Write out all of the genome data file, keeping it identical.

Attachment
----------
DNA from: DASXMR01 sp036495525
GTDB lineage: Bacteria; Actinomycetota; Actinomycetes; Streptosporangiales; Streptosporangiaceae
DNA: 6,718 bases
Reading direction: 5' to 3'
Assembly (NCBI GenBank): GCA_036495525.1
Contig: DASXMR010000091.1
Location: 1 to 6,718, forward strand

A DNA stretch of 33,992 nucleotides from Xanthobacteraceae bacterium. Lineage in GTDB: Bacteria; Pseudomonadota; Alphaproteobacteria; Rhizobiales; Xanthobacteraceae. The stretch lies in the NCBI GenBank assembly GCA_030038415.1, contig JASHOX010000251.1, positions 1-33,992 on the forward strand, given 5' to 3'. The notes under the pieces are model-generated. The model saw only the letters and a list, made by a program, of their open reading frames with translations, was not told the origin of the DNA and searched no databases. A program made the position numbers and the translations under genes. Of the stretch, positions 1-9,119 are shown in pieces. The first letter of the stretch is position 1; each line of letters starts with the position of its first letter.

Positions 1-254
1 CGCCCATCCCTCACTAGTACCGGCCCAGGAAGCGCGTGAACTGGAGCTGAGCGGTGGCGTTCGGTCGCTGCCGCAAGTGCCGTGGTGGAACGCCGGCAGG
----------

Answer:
DNA from: DASXMR01 sp036495525
GTDB lineage: Bacteria; Actinomycetota; Actinomycetes; Streptosporangiales; Streptosporangiaceae
DNA: 6,718 bases
Reading direction: 5' to 3'
Assembly (NCBI GenBank): GCA_036495525.1
Contig: DASXMR010000091.1
Location: 1 to 6,718, forward strand

A DNA stretch of 33,992 nucleotides from Xanthobacteraceae bacterium. Lineage in GTDB: Bacteria; Pseudomonadota; Alphaproteobacteria; Rhizobiales; Xanthobacteraceae. The stretch lies in the NCBI GenBank assembly GCA_030038415.1, contig JASHOX010000251.1, positions 1-33,992 on the forward strand, given 5' to 3'. The notes under the pieces are model-generated. The model saw only the letters and a list, made by a program, of their open reading frames with translations, was not told the origin of the DNA and searched no databases. A program made the position numbers and the translations under genes. Of the stretch, positions 1-9,119 are shown in pieces. The first letter of the stretch is position 1; each line of letters starts with the position of its first letter.

Positions 1-254
1 CGCCCATCCCTCACTAGTACCGGCCCAGGAAGCGCGTGAACTGGAGCTGAGCGGTGGCGTTCGGTCGCTGCCGCAAGTGCCGTGGTGGAACGCCGGCAGG